The Bay in Vancouver (the big Canadian department store) recently got a giant facelift and added tonnes of well-priced mid-designer dresses to their collection. One of the additions which surprisingly works with my figure is Ralph Lauren's dress line. I'm a 32GG and lots of these dresses work across my bustline in a size 10. Here are some of my favourites:

$145 CAD - I love the colour and the 3/4 sleeve helps to draw the eyeline away from my bust. The ruched tummy panel is my eternal friend

$149 CAD - I'm a big fan of colour and this green is so pretty. There is more wiggle room in here for boobs as it's not an empire waist. The buckle gives a nice detail and I'm hooked on the little shoulder pads!

$183 CAD - One shoulder dresses have been a revelation to me. I didn't expect them to be as flattering as they are. The lace is elegant and modern and I think the colour is spring sexy.

$149 CAD Pattern is my friend because it hides the lumps and bumps that create my hips! I think this is a great day to night dress.
I still struggle to find bust-friendly dresses in Vancouver so I shop online a lot. Do you have a favourite brand whose dresses I need to check out? xx

Monday, April 9, 2012

Why Curvy Kate's 'Star in a Bra' is More than a Competition

For those of you not familiar with this British brand, Curvy Kate is a line of lingerie designed specifically for D-K cup women. Their fun, beautiful and sexy designs bring excitement and joy to women shopping for big cup bras, which is why we stock this brand at Butterfly Collection because bras should be fun for big boobs too!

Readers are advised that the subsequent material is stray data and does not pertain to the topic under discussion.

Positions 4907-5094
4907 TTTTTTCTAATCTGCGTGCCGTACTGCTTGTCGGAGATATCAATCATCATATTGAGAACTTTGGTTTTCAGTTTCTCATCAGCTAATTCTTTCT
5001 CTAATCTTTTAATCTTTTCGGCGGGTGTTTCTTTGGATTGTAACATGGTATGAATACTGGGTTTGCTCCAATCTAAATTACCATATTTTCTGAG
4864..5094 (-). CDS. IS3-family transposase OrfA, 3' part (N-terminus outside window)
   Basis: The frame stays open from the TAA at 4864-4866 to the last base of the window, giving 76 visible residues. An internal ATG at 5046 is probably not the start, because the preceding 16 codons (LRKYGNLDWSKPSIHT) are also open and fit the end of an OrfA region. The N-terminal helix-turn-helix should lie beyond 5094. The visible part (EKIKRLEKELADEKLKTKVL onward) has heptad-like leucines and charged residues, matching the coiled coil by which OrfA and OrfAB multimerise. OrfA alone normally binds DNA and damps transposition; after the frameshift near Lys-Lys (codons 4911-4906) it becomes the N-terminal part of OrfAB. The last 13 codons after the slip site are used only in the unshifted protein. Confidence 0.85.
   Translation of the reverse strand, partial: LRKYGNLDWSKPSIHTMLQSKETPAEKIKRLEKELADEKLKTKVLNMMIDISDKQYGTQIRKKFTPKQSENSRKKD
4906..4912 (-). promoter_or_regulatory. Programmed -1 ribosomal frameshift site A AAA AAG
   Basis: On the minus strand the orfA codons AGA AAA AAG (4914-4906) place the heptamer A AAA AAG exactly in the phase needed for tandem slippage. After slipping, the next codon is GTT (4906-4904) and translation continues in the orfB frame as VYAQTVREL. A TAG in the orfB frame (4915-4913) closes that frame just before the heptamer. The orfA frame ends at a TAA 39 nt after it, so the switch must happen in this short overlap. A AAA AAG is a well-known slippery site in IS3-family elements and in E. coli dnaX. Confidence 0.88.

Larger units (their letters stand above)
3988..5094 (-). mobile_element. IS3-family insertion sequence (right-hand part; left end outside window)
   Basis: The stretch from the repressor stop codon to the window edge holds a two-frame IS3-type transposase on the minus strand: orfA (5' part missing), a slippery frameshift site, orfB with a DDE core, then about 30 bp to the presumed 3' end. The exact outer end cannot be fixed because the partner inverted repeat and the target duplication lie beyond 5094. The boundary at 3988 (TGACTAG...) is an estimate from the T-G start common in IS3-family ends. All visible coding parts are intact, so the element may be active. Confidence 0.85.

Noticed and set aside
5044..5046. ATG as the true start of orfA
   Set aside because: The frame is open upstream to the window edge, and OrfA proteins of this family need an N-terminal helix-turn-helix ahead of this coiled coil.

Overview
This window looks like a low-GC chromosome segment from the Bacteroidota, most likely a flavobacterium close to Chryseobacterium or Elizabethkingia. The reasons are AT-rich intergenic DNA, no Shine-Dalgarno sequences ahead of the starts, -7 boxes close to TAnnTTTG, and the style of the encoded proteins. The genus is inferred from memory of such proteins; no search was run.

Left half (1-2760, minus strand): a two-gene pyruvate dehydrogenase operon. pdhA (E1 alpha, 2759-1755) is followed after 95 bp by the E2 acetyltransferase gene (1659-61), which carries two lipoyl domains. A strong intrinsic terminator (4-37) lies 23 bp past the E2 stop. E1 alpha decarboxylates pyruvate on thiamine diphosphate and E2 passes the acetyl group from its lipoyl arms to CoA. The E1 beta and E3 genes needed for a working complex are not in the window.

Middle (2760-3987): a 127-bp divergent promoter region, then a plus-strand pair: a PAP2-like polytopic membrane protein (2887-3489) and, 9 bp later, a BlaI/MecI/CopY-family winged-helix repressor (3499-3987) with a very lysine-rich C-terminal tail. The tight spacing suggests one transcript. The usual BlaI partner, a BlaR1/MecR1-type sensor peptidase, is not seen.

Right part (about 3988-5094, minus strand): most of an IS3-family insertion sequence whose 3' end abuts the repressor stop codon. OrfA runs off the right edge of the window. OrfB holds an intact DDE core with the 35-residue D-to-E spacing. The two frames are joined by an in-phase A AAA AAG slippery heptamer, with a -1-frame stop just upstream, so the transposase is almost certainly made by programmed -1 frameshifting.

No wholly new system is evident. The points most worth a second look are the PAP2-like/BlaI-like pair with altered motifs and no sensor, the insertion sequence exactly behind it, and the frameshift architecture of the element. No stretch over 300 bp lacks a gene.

Georgina from Fuller Figure Fuller Bust came 3rd in last year's UK SIAB
Since 2009 Curvy Kate has run a model search called 'Star in a Bra' which looks for naturally busty women to become their spokes-boobs and model for a year. Last year's UK finalists included the fabulous Georgina Horne from Fuller Figure Fuller Bust and the lovely Lizzie Haines who ultimately won the competition. The competition has generated a huge amount of interest over the last three years and last week the competition went stateside with the first Star In A Bra USA!

We are incredibly proud to sell Curvy Kate bras - Lottie above is my absolute favourite
Why North America Needs 'Star in a Bra'
It is beyond fantastic that this competition has come to North America because injecting some celebration into big boobs is much needed. I have always been shocked at the vast differences between how European and British women view their busty figures as opposed to how American and Canadian women perceive themselves.

I'm not suggesting that every British busty woman spends every minute of every day being delighted at her G cups but there is definitely more widespread acceptance and celebration of being busty. There is without doubt a greater sense of embarrassment and 'shame' about big boobs here in North America. I don't know where it comes from but I know (and see it on a daily basis) that it holds women back from accepting and loving their bodies.

There are so few places in the media that celebrate naturally busty women with positivity, education and empowerment. Curvy Kate's Star in a Bra competition gives naturally busty women a voice and shines a light on the beauty, diversity and plight of D-K cup women.